(June WSB photo: Film-projection room at The Admiral)
By Tracy Record
West Seattle Blog editor
More than a year ago, we told you about the Admiral Theater‘s hopes of renovations to ensure the historic moviehouse’s future.
It hasn’t happened yet. And its management/ownership is acutely aware of a “ticking clock” sped up by the fact that – as they pointed out when we talked to them for the aforementioned story last year – film is going away as a method of delivering movies.
In a conversation with theater manager Dinah Brein, she explained they’ve already felt the effects. “Certain films weren’t even made in (film) like ‘The Wolf of Wall Street,’ ‘Dallas Buyers Club,’ so we have to wait for it to go to DVD (before we can) show it.” For some movies, that timetable is relatively fast – for some, it’s not. And only one of the Admiral’s theaters is DVD-capable.
The Admiral simply must convert to digital. (It’s not alone, as continuing national coverage has documented.)
And for that, they have to have a commitment from the building’s owner Marc Gartin that they’ll be there for the long haul.
Trying to secure that remains a work in progress, according to Dinah Brein.
If you look at commercial real-estate listings, the Admiral remains listed as “for lease” – a listing that’s been up for more than two years.
Admiral management says they know that showing first-run movies would be a viable business. It would more than make back the cost of renovations, according to a report they commissioned (and keep in mind, Admiral proprietor Jeff Brein – Dinah’s brother – runs a chain of successful community theaters around the region). The report, Dinah Brein told WSB, also “showed the movie business is not all doom and gloom – people still like the shared experience.”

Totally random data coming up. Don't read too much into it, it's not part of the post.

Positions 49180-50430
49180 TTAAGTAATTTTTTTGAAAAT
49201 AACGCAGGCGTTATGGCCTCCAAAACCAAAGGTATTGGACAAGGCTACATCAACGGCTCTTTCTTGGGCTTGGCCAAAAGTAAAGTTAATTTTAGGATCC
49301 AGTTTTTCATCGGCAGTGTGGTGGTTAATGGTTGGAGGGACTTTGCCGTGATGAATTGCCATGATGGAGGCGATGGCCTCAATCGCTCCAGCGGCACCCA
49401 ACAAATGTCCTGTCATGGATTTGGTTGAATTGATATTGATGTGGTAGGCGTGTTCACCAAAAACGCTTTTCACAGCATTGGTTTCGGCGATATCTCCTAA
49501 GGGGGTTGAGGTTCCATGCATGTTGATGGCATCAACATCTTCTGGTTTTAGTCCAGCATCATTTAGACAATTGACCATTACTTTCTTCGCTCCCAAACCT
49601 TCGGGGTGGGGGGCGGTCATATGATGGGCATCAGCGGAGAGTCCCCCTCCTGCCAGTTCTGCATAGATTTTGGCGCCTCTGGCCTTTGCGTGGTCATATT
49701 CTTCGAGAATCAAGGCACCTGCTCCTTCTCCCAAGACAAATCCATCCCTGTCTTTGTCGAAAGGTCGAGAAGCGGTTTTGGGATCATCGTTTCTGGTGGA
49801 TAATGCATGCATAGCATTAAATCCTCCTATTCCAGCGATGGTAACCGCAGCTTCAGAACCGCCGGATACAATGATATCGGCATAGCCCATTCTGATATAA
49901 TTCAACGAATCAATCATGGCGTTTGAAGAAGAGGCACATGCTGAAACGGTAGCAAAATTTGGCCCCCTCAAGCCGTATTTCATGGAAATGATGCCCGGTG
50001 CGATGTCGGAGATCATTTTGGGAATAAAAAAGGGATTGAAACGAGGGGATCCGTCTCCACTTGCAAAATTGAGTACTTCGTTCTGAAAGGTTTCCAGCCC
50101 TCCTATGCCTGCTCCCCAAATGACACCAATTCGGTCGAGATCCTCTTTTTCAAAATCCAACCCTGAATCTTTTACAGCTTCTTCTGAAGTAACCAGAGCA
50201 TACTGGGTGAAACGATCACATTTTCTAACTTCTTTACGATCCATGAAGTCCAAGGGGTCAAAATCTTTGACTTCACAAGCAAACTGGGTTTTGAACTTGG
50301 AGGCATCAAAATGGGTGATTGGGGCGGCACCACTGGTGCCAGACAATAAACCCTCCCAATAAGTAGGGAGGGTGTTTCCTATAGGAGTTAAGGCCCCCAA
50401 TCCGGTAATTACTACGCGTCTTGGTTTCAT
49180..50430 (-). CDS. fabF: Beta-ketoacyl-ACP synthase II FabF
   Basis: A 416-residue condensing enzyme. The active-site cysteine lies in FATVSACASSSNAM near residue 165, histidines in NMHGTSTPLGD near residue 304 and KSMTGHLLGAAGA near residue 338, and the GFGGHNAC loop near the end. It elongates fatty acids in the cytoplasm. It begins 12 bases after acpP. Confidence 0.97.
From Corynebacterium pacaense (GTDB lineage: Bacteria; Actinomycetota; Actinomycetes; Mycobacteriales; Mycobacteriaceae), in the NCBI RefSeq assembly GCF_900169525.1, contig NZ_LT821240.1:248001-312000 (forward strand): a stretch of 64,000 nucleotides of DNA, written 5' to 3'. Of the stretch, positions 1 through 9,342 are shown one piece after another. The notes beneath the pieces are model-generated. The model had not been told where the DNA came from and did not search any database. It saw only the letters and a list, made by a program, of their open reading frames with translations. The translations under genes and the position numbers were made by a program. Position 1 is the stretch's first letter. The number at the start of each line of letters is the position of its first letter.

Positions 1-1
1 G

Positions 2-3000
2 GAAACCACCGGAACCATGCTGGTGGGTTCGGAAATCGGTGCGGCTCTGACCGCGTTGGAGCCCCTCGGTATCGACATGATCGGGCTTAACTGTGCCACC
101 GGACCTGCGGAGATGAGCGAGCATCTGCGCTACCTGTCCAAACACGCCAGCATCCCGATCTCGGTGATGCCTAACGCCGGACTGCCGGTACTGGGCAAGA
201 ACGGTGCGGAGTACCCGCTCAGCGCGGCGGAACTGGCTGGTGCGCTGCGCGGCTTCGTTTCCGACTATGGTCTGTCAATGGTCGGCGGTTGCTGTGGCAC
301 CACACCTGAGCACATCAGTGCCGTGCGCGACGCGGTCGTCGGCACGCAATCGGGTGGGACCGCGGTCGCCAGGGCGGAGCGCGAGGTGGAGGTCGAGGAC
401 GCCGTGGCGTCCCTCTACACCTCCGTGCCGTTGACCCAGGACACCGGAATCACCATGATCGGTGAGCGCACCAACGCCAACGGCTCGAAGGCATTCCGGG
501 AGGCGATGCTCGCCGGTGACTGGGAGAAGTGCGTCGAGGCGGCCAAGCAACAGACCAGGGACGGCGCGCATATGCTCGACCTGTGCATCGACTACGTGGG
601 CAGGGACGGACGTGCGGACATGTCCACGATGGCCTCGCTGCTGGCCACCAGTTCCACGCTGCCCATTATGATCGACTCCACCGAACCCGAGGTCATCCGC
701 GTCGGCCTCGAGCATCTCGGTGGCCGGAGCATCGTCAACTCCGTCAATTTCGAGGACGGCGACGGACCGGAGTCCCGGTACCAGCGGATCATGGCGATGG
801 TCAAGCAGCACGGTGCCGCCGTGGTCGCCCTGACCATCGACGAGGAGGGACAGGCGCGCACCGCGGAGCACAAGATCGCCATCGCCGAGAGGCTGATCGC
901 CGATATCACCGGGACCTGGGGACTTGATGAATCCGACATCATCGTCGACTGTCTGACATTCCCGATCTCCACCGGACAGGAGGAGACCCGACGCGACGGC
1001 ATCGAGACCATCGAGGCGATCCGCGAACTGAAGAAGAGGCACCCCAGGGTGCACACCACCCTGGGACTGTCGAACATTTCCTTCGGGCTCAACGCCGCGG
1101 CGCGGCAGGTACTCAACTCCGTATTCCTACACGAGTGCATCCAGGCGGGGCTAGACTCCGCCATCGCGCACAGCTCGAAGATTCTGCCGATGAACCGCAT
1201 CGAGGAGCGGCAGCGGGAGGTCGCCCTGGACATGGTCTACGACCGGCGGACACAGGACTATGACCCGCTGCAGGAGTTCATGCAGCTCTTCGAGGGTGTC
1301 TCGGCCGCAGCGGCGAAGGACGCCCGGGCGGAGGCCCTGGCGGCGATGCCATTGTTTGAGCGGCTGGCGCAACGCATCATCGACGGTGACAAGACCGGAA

But if you can’t get movies, you can’t show movies, and you have no business. So the Admiral has been “in limbo,” on a month-to-month lease, for a long time. And now, the no-more-film-soon situation is compounding matters – the “ticking clock” mentioned earlier. “There is no wiggle room,” as Dinah Brein put it.
They have been keeping the place going on a shoestring – a theater with inherent beauty, but features that need to be repaired, and, as the Breins told WSB last year, that can’t be repaired piecemeal – it’s a do-it-all-at-once project, projectors and seats and carpet, etc.
One way or another, the Admiral’s fate has to be and will be determined soon. “Our hands are tied until (the landlord) decides,” Dinah told WSB. “Our commitment is still to making it bigger and better than it’s ever been.” The plan first discussed in our report last year involves construction work to convert The Admiral into four auditoriums, with new seats, new carpeting, even some restoration of its historic murals.
If it doesn’t have a future as a movie theater, what might happen? The Admiral’s exterior, and parts of its interior, are under protection as a city landmark, so changes couldn’t be made without the Landmark Preservation Board‘s approval. (Details are in the ordinance designating The Admiral as a landmark more than 20 years ago – see it here.) But overall, the site is zoned for a more-dense use – NC2-40, “neighborhood commercial” with a building up to 40 feet. Around the city – Capitol Hill comes to mind, with multiple examples – conversions continue with historic facades preserved as hints of buildings’ history, as new, taller structures go up within them.
As longtime West Seattleites know, The Admiral has been in jeopardy before – the closure 25 years ago comes to mind (read about that in this SW Seattle Historical Society recap). What will the next chapter of its story be? The answer could be just weeks away, as the Breins have a meeting scheduled with their landlord next month.